Twenty-two properties enter, one property leaves. At least that’s what we’re led to believe by this announcement from DC and Warner Bros. heralding the creation and fast-approaching arrival of DC FanDome (Get it? It’s like “fan-dom,”, but a “fan-DOME!” You know, for Fans!), a 24-hour virtual event in which the comics giant will highlight new footage and announcements about all of your favorite superhero movies, shows, games, and more. Guaranteed to appear are films like The Batman, Wonder Woman 1984, The Suicide Squad, Black Adam, Aquaman, and “The Snyder Cut,” among many others. They’ll have casts and creators present for fan questions and interactions, and we might even get our first look at some of those films above, God willing.
Taking place on August 22, DC FanDome will be a 24-hour live-streamed event and will feature some pretty unique features. Here’s Variety with a bit more information on what to expect:
“The event will feature six fully programmed areas — the Hall of Heroes; DC WatchVerse; DC YouVerse, which spotlights fan-generated content; DC InsideVerse, which focuses on creative minds and will begin with an introductory video from DC publisher Jim Lee, president of DC-based film production Walter Hamada and Arrowverse architect Greg Berlanti; DC KidsVerse for younger fans; and DC FunVerse for merchandise and shareables.
DC FanDome will be available in 10 different languages — Brazilian Portuguese, Chinese, English, French, German, Italian, Japanese, Korean and Spanish.”
This is obviously meant to replace something like the San Diego Comic-Con, which was canceled this year, much like everything else, because of the COVID-19 pandemic. It’s a tactic that many industry advocates have been hoping would be implemented over the years, ever since digital live-streaming platforms became viable ways of communicating with an audience, and we’re sure that legions of online film bloggers are thankful that they don’t have to shell out the cash to head to San Diego, deal with convention staff and accreditation snafus on the ground, and camp out in front of Hall H (which is given a tribute in the programming listings above) in order to get first looks at films which will hit theaters in a few months anyway.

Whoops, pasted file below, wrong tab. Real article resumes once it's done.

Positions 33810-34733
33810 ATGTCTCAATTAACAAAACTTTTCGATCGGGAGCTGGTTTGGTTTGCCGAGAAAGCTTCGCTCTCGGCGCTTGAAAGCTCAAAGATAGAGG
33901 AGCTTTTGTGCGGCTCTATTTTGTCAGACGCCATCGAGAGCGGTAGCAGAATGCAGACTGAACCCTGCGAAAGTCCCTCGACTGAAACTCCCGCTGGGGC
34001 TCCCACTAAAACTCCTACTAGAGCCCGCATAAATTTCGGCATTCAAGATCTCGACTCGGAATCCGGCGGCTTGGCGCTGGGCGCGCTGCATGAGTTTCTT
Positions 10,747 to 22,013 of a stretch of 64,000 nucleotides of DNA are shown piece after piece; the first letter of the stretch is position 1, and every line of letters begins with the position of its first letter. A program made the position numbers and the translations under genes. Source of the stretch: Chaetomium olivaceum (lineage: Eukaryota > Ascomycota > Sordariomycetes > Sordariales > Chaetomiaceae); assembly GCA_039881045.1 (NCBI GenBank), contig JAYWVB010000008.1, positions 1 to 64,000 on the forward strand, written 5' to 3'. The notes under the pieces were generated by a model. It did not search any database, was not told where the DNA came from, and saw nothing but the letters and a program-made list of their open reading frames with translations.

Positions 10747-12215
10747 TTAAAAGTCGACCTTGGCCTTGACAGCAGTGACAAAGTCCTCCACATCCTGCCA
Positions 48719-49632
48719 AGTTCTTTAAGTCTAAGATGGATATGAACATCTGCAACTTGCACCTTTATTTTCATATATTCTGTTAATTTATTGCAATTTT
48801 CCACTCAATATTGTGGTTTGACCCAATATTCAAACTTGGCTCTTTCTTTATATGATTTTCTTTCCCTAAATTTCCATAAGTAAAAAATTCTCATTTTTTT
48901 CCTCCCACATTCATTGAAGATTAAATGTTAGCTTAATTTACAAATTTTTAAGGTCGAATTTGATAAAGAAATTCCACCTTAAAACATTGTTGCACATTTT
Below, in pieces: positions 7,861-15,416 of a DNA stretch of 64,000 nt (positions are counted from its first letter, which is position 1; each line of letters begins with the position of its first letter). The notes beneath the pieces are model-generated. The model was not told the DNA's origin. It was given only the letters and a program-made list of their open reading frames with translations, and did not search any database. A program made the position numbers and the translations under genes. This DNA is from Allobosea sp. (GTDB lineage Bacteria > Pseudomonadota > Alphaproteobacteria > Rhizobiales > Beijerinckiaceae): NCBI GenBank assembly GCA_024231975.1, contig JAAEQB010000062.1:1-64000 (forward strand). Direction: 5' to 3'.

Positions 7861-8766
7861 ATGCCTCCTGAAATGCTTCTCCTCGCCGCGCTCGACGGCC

We’re a little more skeptical of it, frankly, given how it’s been implemented in the video game world in the absence of E3, gaming’s annual big con, at least on these shores. What once was a fun weekend full of announcements has transformed into a months-long trickle, and, honestly, it really kind of sucks for someone with little skin in the game. It’s less of a headache for the press, but it’s also missing most of what makes those physical events so fun.
Anyway, we’ll be able to see whether or not this experience is a good one when DC FanDome (you know, for fans!) begins on August 22.